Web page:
Jonah the Missionary

For the last few weeks my Bible study group has been looking at the lives of 19th and 20th century missionaries. It was my turn to lead the study last week but I was in a bit of a bind. I don't know much about any missionaries. To make a long story short I decided to look at the contrast between the missionaries we had been learning about and Jonah. It was a stark and stunning contrast. The missionaries we had so far looked at were women who had gone to great lengths to get to their mission fields. They sacrificed family, health, comfort, and safety. They laboured for decades in often hostile environments and often didn't get to see the spiritual fruits of their labours.

Jonah on the other hand was a man with a reputation for being a prophet of God. No one would have stood in his way had he chosen to go directly to Nineveh as God had commanded. Instead he chose to run from God. Let me say that again, he chose to run from God. Jonah, a Hebrew, who most certainly knew the history between God and the Hebrews tried to run from God. We had a good laugh over Jonah's feeble attempt to avoid God. But our mirth was tempered by the knowledge that sometimes we get the same hare brained idea that we can somehow avoid God.

As the story goes Jonah hops a ship to Tarshish thinking what, that God wouldn't find him there? Then God lets loose a storm that has the sailors on that ship fearing for their lives. These gentile sailors caught on pretty quickly that they were not caught in your average run of the mill Mediterranean storm. They determined that Jonah's actions had brought God's wrath down upon them and proceeded to rectify the situation. Jonah goes over board, the storm goes away, and the ship is saved.

After his three day trip in the belly of a fish Jonah finally decides to do what God told him to after all. Once liberated from the fish's stomach Jonah makes his way to Nineveh. There he tells the city's denizens to repent which is exactly what they do. In repenting of their sins the Ninevites are spared God's wrath. Now any other missionary would have been incapacitated with joy to have their message so readily received. But not Jonah. Jonah throws a rather melodramatic fit declaring,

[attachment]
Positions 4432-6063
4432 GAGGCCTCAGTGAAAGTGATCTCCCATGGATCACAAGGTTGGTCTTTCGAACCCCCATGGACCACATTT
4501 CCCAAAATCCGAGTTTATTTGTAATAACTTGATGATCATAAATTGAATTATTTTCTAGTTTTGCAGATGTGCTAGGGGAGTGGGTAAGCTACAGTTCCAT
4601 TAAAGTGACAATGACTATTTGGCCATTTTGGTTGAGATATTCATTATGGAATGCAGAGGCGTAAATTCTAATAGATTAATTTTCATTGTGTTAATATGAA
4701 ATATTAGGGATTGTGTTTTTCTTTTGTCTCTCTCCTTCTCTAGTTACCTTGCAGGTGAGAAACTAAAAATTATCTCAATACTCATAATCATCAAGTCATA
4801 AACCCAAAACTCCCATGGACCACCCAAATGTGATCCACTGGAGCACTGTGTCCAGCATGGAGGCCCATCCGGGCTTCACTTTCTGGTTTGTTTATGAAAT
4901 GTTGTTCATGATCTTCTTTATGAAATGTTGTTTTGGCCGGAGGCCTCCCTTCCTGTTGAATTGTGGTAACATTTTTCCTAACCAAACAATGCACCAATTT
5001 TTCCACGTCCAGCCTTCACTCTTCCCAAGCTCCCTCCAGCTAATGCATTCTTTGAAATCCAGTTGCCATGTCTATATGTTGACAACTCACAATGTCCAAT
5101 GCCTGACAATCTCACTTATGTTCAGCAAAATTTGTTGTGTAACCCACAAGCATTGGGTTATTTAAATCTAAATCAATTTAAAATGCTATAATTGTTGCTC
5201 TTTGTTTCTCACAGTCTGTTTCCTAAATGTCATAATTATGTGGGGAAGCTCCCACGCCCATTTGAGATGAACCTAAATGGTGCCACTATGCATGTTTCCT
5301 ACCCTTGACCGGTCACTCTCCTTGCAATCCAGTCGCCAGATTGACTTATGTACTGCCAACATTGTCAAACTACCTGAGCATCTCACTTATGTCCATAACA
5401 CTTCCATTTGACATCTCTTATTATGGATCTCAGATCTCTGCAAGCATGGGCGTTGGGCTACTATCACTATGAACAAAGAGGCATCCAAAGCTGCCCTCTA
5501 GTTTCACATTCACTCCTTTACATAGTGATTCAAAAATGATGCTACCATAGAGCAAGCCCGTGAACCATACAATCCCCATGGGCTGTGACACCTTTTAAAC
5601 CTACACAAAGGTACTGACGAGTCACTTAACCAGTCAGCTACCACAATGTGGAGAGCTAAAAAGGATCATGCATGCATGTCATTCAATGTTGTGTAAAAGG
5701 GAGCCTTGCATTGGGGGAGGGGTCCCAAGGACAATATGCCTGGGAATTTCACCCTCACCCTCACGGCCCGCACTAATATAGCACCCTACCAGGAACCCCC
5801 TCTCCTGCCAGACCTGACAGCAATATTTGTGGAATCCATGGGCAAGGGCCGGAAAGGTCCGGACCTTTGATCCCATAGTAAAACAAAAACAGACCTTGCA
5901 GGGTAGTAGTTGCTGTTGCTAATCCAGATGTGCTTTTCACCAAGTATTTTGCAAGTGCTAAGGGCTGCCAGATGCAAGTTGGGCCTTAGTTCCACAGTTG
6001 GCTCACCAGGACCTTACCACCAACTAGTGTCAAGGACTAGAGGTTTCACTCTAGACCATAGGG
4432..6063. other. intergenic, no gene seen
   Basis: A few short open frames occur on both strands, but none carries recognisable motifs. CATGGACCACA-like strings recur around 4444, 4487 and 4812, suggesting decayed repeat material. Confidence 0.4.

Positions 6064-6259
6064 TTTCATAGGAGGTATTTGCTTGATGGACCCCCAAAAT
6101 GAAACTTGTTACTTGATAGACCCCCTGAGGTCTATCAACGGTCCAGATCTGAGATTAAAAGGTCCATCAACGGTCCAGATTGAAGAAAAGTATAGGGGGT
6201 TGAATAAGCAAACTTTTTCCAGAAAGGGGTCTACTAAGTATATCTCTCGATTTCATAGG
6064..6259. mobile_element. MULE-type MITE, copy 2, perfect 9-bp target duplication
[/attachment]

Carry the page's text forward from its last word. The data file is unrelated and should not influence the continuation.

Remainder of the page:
"O Lord! Is not this what I said while I was still in my own country? That is why I fled to Tarshish at the beginning; for I knew that you are a gracious God and merciful, slow to anger, and abounding in steadfast love, and ready to relent from punishing. And now O Lord, please take my life from me, for it is better for me to die than to live." (Jonah 4:2, 3 NRSV)
Jonah sounds a bit like a disgruntled teenager doesn't he? In contrast to Jonah the missionaries we had been studying would likely have prayed that it would be better for them to die if it meant that more people would come to know God.

Jonah stuck around outside of the city to see what else was going to happen (no doubt hoping that it would be spectacularly messy). God being gracious and merciful set Jonah up with a nice shady plant to sit under. The next day he took the plant away. Jonah proceeds to have another better-off-dead freak out session.
But God said to Jonah, "Is it right for you to be angry about the bush?" And he said, "Yes, angry enough to die." (Jonah 4:9 NRSV)
Jonah is either really brave, really stupid, or really confident about God's grace and mercy because at this point I'd be worried that God would say okay and make me lunch for some hungry creature.
Then the Lord said, "You are concerned about the bush, for which you did not labor and which you did not grow; it came into being in a night and perished in a night. And should I not be concerned about Nineveh, that great city, in which there are more than a hundred and twenty thousand persons who do not know their right hand from their left, and also many animals?" (Jonah 4:10, 11 NRSV)
I think the best thing that could be said about Jonah at this point is that his concern for the nation of Israel made him hesitant about playing a part in the salvation of Israel's enemy.

While we laugh at Jonah for trying to run from God and shake our heads at his complete lack of compassion for Nineveh how many of us have his same attitude? How many of us have our own Nineveh that we would rather leave to suffer the wrath of God? How often do we put our own comfort and self interest before sharing God's word with those who don't know their right hand from their left? Too many of us have our pet heathens that we like to kick around too much to actually go to them and share the love of God with them.

The silver lining to the dark cloud of Jonah's bad attitude is that God still used him to bring about the repentance of the people of Nineveh. God can bring people to salvation inspite of our bad behaviour and bad attitudes but wouldn't you rather have him bring people to salvation by our compassion?

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